- Inbunden (Hardback)
- Antal sidor
- Royal Classics
- Henry Wadsworth Longfellow
- Black & white illustrations
- 229 x 152 x 35 mm
- Antal komponenter
- 5709:B&W 6 x 9 in or 229 x 152 mm Case Lam w/Jacket on Creme w/Matte Lam
- 999 g
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The Divine Comedy
Inferno, Purgatorio, Paradiso (Royal Collector's Edition) (Case Laminate Hardcover with Jacket): Inferno, Purgatorio, Paradiso427
The Divine Comedy describes Dante's travels through Hell, Purgatory, and Paradise and represents the soul's journey towards God. This edition includes the complete texts of Dante's Inferno, Purgatoria, and Paradiso.
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Inferno - Inferno begins with Dante lost in a dark wood, assailed by beasts he cannot evade, and unable to find the straight way to salvation. Conscious that he is ruining himself and that he is falling into a dark place, Dante is at last rescued by Virgil, and the two of them begin their journey to the underworld. Allegorically, the Inferno represents the Christian soul seeing sin for what it really is, and the three beasts represent three types of sin: the self-indulgent, the violent, and the malicious.
Purgatoria - Having survived the depths of Hell, Dante and Virgil ascend out of the undergloom to the Mountain of Purgatory on the far side of the world. The mountain has seven terraces, corresponding to the seven deadly sins. Dante's illustrative examples of sin and virtue draw on classical sources as well as on the Bible and on contemporary events.
Paradiso - After an initial ascension, Beatrice guides Dante through the nine celestial spheres of Heaven. These are concentric and spherical, as in Aristotelian and Ptolemaic cosmology. The structure of Paradiso is based on the four cardinal virtues and the three theological virtues. In Paradiso, Dante meets and converses with several great saints of the Church, including Saint Peter, and St. John. Allegorically, the poem represents the soul's ascent to God.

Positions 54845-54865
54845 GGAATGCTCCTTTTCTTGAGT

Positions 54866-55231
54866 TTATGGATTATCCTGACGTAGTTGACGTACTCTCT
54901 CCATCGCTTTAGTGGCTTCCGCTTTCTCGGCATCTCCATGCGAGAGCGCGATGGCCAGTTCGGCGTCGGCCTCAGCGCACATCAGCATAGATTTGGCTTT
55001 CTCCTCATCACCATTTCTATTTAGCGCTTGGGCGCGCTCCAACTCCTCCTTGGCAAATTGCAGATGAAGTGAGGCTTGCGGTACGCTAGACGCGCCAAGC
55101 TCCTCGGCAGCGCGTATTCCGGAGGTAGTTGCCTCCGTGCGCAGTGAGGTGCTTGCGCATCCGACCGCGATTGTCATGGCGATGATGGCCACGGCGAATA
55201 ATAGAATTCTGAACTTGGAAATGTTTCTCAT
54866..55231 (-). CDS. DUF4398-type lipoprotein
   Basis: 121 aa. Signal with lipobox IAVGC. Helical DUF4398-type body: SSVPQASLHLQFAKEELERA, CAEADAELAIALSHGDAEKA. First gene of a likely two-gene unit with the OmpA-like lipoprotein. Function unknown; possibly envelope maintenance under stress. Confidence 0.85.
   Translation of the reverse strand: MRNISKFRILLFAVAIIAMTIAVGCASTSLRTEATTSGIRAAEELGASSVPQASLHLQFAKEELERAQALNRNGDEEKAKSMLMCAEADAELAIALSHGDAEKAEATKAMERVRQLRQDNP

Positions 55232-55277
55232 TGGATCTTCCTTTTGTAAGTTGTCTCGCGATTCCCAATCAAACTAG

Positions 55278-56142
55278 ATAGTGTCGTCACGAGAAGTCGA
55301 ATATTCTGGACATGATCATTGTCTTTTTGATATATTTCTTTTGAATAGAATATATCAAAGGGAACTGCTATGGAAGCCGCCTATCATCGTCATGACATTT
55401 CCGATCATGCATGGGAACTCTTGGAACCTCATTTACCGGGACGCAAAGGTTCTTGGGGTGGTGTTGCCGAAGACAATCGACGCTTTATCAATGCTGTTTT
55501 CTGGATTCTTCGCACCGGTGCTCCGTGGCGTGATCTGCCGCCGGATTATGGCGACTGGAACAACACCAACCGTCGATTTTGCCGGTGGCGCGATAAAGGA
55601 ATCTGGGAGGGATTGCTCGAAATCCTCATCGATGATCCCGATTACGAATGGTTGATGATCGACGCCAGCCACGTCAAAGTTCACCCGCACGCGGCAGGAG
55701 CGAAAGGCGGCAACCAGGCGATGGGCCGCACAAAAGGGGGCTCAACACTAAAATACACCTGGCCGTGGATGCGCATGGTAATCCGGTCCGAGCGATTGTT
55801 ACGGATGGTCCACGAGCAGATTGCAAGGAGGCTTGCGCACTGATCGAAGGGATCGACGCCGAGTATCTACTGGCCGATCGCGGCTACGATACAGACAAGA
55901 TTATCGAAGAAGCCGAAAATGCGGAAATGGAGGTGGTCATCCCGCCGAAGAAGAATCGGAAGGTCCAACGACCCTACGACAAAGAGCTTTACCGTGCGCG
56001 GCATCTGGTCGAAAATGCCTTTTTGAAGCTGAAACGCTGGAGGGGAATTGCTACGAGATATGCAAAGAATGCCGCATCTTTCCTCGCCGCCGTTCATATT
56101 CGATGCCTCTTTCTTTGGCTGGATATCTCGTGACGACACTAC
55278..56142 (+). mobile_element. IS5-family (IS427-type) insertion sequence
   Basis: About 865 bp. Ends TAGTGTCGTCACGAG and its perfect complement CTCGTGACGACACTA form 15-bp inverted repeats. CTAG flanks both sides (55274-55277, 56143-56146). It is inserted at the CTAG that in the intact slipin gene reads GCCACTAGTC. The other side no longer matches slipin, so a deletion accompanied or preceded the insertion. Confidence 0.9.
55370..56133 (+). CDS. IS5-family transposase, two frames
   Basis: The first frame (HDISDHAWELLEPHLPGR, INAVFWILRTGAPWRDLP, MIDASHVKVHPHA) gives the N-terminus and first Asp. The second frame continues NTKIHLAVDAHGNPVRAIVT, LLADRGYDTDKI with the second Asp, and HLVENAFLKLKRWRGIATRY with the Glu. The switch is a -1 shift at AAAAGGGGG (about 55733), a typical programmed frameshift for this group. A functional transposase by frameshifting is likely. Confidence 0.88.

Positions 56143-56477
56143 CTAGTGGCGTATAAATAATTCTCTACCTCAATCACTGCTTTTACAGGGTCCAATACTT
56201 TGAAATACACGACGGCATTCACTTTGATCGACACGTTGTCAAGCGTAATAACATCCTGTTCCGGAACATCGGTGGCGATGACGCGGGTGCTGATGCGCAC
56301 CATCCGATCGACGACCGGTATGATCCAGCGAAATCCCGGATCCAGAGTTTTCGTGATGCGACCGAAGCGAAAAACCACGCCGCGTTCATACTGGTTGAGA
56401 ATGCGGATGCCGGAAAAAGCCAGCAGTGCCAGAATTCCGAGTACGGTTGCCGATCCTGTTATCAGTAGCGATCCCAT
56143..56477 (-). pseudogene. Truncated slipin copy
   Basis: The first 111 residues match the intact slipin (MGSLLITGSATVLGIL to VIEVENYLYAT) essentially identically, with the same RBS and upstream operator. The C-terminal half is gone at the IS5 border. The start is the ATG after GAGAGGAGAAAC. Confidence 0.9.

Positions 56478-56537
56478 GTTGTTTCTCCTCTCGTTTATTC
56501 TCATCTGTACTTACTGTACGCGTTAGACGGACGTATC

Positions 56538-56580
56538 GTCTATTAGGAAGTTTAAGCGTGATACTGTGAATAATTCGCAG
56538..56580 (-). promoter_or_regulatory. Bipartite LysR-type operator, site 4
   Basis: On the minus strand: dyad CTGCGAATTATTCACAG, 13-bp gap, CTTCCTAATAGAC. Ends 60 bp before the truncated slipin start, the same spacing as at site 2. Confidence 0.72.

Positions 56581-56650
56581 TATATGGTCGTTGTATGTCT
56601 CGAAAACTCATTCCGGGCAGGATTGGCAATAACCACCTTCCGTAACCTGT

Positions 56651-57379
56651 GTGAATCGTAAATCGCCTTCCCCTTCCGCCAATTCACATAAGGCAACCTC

This case laminate collector's edition includes a Victorian inspired dust-jacket.
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Fler böcker av Mr Dante Alighieri
Durante di Alighiero degli Alighieri, commonly known by his pen name Dante Alighieri or simply as Dante, was an Italian poet. His Divine Comedy, originally called Comeda (modern Italian: Commedia) and later christened Divina by Giovanni Boccaccio, is widely considered the most important poem of the Middle Ages and the greatest literary work in the Italian language.
In the Late Middle Ages, most poetry was written in Latin, making it accessible only to the most educated readers. In De vulgari eloquentia (On Eloquence in the Vernacular), however, Dante defended the use of the vernacular in literature. He would even write in the Tuscan dialect for works such as The New Life (1295) and the Divine Comedy; this highly unorthodox choice set a precedent that important later Italian writers such as Petrarch and Boccaccio would follow.
Dante was instrumental in establishing the literature of Italy, and his depictions of Hell, Purgatory and Heaven provided inspiration for the larger body of Western art. He is cited as an influence on John Milton, Geoffrey Chaucer and Alfred Tennyson, among many others. In addition, the first use of the interlocking three-line rhyme scheme, or the terza rima, is attributed to him. He is described as the "father" of the Italian language, and in Italy, he is often referred to as il Sommo Poeta ("the Supreme Poet"). Dante, Petrarch, and Boccaccio are also called the tre corone ("three crowns") of Italian literature.